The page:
Working Towards Affection: An Interview with Robert Longo

For a guy with a band, time is an issue. Robert Longo is with the X-Patsys; noted German film actor Barbara Sukowa is the vocalist and married to Robert Longo. Highly accomplished musician colleagues make up the rest of the band. When you listen to them together, you recognize there’s no messing around in this tight group and time is a key element. Like in Longo’s art where there are also issues of time: rhythm, sequencing, the duration of looking and a sense of the moment. Think of his now iconic first series, “Men in the Cities,” 1979-1983, which seemed at the same time to herald what was next and reflect what was current. Figures–men and women–made elegant by their slenderness and simplicity of dress, twisted, writhed, were ecstatic or wounded, as they confused, by Longo’s intention, our seeing them as dancers or victims of violence.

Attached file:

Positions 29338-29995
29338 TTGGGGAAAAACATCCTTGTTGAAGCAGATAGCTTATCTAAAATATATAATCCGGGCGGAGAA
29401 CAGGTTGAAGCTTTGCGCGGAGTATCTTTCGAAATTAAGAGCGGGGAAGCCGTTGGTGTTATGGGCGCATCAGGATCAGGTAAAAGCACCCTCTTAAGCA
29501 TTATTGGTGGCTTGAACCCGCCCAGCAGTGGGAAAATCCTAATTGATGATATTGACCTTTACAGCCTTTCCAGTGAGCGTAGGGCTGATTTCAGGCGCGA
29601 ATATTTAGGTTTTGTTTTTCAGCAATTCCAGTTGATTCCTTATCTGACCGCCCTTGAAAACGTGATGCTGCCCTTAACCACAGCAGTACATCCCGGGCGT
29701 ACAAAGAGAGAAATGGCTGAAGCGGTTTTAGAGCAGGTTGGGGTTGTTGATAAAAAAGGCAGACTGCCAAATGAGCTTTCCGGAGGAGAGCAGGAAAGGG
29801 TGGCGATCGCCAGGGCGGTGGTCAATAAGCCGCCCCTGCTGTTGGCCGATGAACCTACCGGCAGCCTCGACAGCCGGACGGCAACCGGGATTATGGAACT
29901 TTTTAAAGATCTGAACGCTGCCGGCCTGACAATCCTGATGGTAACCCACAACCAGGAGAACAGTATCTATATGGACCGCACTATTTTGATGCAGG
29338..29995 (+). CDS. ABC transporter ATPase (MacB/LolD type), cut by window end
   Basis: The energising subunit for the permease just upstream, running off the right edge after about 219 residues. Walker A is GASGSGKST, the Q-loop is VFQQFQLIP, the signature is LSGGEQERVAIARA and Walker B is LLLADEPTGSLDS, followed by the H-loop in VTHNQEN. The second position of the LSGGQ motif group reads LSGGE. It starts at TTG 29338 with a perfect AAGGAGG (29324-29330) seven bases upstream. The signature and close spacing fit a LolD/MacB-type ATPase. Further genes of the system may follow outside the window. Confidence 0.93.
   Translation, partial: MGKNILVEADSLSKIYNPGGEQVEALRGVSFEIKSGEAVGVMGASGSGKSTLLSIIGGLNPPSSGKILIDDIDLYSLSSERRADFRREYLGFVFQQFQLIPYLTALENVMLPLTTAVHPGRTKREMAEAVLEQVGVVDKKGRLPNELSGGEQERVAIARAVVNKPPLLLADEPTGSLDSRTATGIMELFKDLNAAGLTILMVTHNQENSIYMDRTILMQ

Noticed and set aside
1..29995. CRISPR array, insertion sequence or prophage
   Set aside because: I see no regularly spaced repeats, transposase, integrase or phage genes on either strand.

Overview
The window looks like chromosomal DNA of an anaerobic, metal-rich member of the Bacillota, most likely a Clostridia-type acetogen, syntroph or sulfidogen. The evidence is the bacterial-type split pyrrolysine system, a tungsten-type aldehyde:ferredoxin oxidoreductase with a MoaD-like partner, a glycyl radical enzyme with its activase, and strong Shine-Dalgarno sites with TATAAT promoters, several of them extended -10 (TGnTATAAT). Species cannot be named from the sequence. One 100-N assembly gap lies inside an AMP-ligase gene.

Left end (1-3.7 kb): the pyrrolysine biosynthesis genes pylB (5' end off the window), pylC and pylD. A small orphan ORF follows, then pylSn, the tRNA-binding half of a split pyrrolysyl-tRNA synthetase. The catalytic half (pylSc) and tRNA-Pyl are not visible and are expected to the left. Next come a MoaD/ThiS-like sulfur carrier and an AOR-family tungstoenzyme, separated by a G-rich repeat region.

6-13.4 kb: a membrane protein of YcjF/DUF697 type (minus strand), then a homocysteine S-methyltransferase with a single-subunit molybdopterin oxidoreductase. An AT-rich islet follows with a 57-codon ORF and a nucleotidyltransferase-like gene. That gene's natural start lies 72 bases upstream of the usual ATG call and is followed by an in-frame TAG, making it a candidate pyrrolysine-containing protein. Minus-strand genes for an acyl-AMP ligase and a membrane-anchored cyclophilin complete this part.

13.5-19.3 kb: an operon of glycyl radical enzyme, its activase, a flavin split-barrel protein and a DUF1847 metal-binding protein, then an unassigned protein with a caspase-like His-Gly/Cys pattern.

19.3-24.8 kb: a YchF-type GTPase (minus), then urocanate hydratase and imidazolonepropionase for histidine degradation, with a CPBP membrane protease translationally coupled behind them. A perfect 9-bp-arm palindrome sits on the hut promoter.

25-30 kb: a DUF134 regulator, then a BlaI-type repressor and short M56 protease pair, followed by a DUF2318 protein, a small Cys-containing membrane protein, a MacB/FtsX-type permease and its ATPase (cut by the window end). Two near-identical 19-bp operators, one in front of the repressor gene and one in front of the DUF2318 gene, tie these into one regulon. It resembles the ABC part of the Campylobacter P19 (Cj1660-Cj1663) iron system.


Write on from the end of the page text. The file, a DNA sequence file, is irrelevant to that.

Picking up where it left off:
Longo’s language, when he talks about figures, is precise. The drawings were intended to be aggressive, their impact explosive, like “shots from a gun,” “a punch in the face,” “like the change of chords in a rock song,” straight to the gut. He meant them to be seen as drawings constructed, as he said, to be part of a complicated system, and the first smaller works, at 40 by 60 inches, were sold as triptychs. By 1981, when each of the works was larger (nine by five feet), they were purchased as single pieces, and Longo felt they were being misread or misunderstood. They were identified as figurative when he saw them as abstract and gestural; confused by scale, people referred to them as paintings, and they were separated from their intended place in a system and seen as singular.